Although the Panthers are well-equipped with star rookie QB Cam Newton, a bevy of receiving options, an RB who has maintained his footing and a strangling defense, the Saints are far more advanced in every aspect. Drew Brees’ winning drive towards the end of the game stands strong as proof of his experience over Newton’s tantalizing arm strength.
After dismantling Carolina’s defense, the New Orleans Saints have improved to 4-1. Their only loss came from the season’s opener against Green Bay. Even in that contest Drew Brees accumulated 400-plus yards. Looking around the rest of the division, it is hard to say that, early in the season, the Saints do not have things completely controlled.
As ambitious as the Panthers are presenting themselves to conference opponents, they are not within a mile of where they need to be to dominate the NFC South. Cam Newton and DeAngelo Williams gave fans a burst of faith Sunday afternoon in Charlotte, but it takes a lot more than crowd cheers and electricity to beat out a team that is only two seasons removed from a Super Bowl win.
Newton still has trouble with his shaky accuracy and must work on his decision-making, especially in the last moments of a game that can still be won. Newton has thrown at least one interception in four of five of his games this season—three against the defending Super Bowl champs, the Green Bay Packers.
Even though his production in the end zone should not be overshadowed, there are times where his on-field leadership could be heightened even more than it already has. However, he deserves time to grow.
As a rookie, Cam Newton has made strides it took Tom Brady years to overcome.
Carolina’s defense this season took a huge hit after Jon Beason was injured and replaced by Dan Connor. Even though Connor may not have the large impact on the game that Beason did, in Sunday’s meeting against the Saints, he showed that he can play at a high level as well.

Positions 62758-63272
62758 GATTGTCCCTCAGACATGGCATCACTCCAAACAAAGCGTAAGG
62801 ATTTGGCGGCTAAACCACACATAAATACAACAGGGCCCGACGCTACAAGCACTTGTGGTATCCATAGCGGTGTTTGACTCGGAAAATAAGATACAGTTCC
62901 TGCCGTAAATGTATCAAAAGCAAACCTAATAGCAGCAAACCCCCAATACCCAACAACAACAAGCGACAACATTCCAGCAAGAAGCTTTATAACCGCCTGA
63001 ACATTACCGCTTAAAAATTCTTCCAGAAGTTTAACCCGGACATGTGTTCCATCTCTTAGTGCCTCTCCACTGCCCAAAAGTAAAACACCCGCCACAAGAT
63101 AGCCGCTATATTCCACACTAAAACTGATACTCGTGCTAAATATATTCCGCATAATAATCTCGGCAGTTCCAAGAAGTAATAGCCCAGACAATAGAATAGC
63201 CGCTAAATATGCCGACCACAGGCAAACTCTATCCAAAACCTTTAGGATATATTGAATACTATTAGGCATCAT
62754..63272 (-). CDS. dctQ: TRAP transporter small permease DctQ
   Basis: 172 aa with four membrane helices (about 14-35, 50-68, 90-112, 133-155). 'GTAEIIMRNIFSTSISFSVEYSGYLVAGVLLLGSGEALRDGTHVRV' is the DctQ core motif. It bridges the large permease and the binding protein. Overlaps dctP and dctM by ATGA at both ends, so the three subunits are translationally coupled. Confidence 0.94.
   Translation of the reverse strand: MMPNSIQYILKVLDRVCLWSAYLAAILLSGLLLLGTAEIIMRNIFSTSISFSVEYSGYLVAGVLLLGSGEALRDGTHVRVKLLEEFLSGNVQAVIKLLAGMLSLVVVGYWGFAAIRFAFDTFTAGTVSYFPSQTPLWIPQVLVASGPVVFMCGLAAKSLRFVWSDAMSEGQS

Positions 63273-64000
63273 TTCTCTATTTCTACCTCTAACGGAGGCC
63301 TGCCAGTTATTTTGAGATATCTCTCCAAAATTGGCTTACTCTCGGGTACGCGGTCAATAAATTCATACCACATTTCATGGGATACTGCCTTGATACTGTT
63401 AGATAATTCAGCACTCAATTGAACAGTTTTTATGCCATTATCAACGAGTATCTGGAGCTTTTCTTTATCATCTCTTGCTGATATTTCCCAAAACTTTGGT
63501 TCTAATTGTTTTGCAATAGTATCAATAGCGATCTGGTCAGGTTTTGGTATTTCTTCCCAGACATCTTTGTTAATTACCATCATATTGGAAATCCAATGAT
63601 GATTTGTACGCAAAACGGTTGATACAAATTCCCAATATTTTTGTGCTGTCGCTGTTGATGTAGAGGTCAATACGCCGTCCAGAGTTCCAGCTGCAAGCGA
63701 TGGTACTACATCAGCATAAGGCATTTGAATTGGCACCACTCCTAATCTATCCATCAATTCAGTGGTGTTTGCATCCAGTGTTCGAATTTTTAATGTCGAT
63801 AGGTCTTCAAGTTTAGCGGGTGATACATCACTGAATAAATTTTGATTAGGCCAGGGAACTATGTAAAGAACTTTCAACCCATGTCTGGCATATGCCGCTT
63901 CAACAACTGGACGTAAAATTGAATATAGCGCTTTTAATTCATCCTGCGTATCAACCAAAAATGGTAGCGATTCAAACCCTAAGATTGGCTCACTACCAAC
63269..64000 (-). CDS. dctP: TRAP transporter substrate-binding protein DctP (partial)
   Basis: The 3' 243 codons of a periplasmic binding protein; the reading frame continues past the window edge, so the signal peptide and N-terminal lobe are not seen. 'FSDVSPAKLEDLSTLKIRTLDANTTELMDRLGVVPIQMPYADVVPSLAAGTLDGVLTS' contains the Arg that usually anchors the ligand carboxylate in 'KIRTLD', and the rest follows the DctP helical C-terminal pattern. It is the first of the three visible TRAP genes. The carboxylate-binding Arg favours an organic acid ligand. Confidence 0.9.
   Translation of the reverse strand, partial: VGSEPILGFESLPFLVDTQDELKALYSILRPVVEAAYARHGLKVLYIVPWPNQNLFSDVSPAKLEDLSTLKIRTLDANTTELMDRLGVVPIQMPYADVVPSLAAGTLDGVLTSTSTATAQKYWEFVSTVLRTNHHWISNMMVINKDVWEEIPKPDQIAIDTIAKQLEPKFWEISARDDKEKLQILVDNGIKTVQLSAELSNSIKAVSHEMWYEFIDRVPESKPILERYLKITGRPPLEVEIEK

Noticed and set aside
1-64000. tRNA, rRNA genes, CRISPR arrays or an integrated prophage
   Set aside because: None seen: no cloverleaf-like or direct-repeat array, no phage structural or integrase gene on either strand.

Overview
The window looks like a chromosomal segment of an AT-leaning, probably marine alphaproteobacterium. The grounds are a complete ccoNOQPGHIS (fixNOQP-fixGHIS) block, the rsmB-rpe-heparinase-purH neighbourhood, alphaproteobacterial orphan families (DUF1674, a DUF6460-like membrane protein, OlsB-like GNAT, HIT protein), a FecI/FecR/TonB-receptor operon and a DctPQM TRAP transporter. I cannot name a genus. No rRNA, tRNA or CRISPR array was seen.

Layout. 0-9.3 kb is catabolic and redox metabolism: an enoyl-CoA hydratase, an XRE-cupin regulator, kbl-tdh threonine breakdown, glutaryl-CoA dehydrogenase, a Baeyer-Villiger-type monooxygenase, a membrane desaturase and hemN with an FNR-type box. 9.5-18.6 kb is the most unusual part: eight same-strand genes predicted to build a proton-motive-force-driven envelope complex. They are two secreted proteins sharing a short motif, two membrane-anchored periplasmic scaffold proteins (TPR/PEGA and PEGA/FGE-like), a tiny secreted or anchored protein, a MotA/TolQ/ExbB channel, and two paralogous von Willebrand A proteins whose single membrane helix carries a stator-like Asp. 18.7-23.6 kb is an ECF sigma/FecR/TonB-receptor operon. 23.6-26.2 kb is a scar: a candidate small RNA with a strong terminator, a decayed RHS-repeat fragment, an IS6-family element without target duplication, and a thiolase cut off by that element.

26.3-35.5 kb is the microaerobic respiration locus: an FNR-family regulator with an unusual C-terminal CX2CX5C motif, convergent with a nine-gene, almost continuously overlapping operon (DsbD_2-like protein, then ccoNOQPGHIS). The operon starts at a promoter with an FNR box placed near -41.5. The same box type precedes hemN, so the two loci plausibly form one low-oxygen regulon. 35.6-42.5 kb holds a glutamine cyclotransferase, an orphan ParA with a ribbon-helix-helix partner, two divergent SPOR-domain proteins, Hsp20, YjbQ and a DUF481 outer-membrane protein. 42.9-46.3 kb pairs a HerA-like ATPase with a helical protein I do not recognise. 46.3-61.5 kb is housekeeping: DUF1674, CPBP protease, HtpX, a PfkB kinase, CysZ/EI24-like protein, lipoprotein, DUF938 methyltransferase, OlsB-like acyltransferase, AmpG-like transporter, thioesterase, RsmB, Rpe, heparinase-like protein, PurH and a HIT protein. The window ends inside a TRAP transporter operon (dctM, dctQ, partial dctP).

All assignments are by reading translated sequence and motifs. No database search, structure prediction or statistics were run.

Still, the Panthers secondary allowed pass plays to transpire early on without so much as getting in the passing lane, minimum anticipation or deflections. Latter defensive plays in the game get a supreme thumbs-up, but those types of stops need to be made throughout in order for the Panthers to beat a team on both sides of the ball.
Raheem Morris and the Tampa Bay Buccaneers have a promising future if one has ever been seen. The power and field intelligence from young QB Josh Freeman is enough to make any fan convert.
But, against the San Francisco 49ers Sunday afternoon, the Buccaneers were embarrassed to say the least. In a 48-3 blowout, Freeman threw two picks and only completed 17-of-33 passes, without a single TD. His pick-six was caught and returned by Carlos Rogers, and the frustration mounted in every avenue possible in the Bucs’ camp.
Coach Morris allowed his frustration to boil over and received an unsportsmanlike conduct penalty, as did some of his men on the field. There were no words to explain exactly what was going on with Tampa Bay other than the obvious. The Buccaneers are slumping backwards into their growing pains.
As a young squad, the franchise has yet to figure out how to keep their spirits in the game when their physical presence is apparently thwarted. When adolescents get angry, they kick, scream. They throw tantrums. Freeman may not have thrown a tantrum on the field, but the turmoil in his mind showed with every pick, every sack and every incomplete pass.
Elite quarterbacks in this league understand how to play hard and smart even when past plays have not displayed such confidence and swagger.
This young team is still learning.
The Atlanta Falcons, at least a season ago, were virtually unstoppable. That was until they met the Green Bay Packers and seemed to run into a brick wall on a majority of their drives.
The Packers halted the Falcons, and the defeat was unlike anything Atlanta had faced all season. Sunday Night Football presented a rematch and a chance for redemption for the Falcons. It was a chance that the “first-half Falcons” seemed to take seriously.
Then, somehow, the “Minnesota” syndrome overtook offensive coordinator Mike Mularkey, and he refused to use Mike Turner for much of the second half. Turner was only granted a single touch after Falcons’ first drive of third quarter and was used in the fourth quarter for a single drive.
In the first half of the game, Turner was responsible for a touchdown and 41 yards of offense, negating any negative yardage. He was Atlanta’s workhorse. Somewhere at halftime, the Falcons forgot to replenish their identity and Matt Ryan became pass-happy.
Atlanta’s defense also had a rough night as the contest came to a close. Sean Weatherspoon, after being so effective, began to miss tackles and fall on plays. The Falcons secondary gave up 369 yards of passing offense, and the front line was constantly outplayed by replacement tackle rookie Derek Sherrod.
As Aaron Rodgers’ protection grew, so did Mike McCarthy’s confidence in their usual play-calling. Rodgers stopped paying much attention to the pass rush, got comfortable and got to work. Even with Jermichael Finley’s slippery fingers, the Green Bay Packers walked away with their record unscathed.
The Falcons must stick with what makes them elite if they plan on taking over the NFC South.